THIS week an American visitor complained of the way beer is served in Sydney hotels – This week 27 barmaids and barmen employed by a well-known Sydney hotelkeeper, received with their pay envelopes, instructions on the art of pulling and serving beer.
The barmaids and barmen are employees of Mr Len. Plasto, regarded as one of the greatest authorities on beer in NSW. He has educated hundreds of barmaids in the art of serving beer, and “Plasto-trained” girls have little difficulty in securing jobs.
“Beer,” Mr Plasto told me yesterday, “is how you pour it”.
“Beer is a delicate liquid. You have to nurse it, handle it carefully, know how to ‘top it up’ correctly, and be expert in the art of pulling it,” he added.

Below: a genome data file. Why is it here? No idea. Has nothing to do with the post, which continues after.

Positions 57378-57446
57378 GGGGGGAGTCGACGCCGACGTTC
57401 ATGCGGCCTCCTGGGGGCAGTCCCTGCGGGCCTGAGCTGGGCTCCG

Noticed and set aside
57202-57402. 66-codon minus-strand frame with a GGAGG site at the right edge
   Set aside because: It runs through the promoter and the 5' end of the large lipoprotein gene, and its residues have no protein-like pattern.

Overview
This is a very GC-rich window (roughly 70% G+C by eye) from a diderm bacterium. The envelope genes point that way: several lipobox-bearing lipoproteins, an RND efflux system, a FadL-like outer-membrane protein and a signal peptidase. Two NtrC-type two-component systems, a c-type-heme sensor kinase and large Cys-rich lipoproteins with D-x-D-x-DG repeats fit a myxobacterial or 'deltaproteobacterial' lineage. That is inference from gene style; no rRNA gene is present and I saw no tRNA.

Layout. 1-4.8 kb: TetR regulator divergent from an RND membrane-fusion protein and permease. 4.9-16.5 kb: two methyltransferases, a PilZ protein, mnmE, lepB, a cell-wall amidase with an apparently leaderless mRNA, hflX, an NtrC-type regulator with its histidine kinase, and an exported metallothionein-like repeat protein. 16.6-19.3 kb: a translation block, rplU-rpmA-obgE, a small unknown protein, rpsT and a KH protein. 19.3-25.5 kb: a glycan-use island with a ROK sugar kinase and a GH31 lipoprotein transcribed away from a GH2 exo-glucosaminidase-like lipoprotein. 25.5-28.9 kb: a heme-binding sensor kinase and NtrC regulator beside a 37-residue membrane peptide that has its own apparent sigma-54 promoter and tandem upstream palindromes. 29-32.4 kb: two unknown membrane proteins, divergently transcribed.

“To the connoisseur there is no more pleasing sight than a glass of sparkling beer with a creamy head, pulled so that when the glass is empty there will be a “curtain” of suds covering the inside of the glass.”
Mr Plasto will not allow any of his staff to use jugs to “top up” when serving beer.
“It means,” he explained, “that to perfectly fresh beer, beer which may have been standing for some time and which has lost some of its natural ‘condition’ is added. Even if it has been standing only a minute it will have lost some ‘condition.’ All beer should come from the tap.”
Even though you may be sacrificing a few drops of the precious liquid, it is far nicer – nicer to the eye and nicer to the taste – to have a glass of beer with a creamy head to it, according to Mr Plasto’s idea.
– Sydney Sun, Sunday 29 September 1946.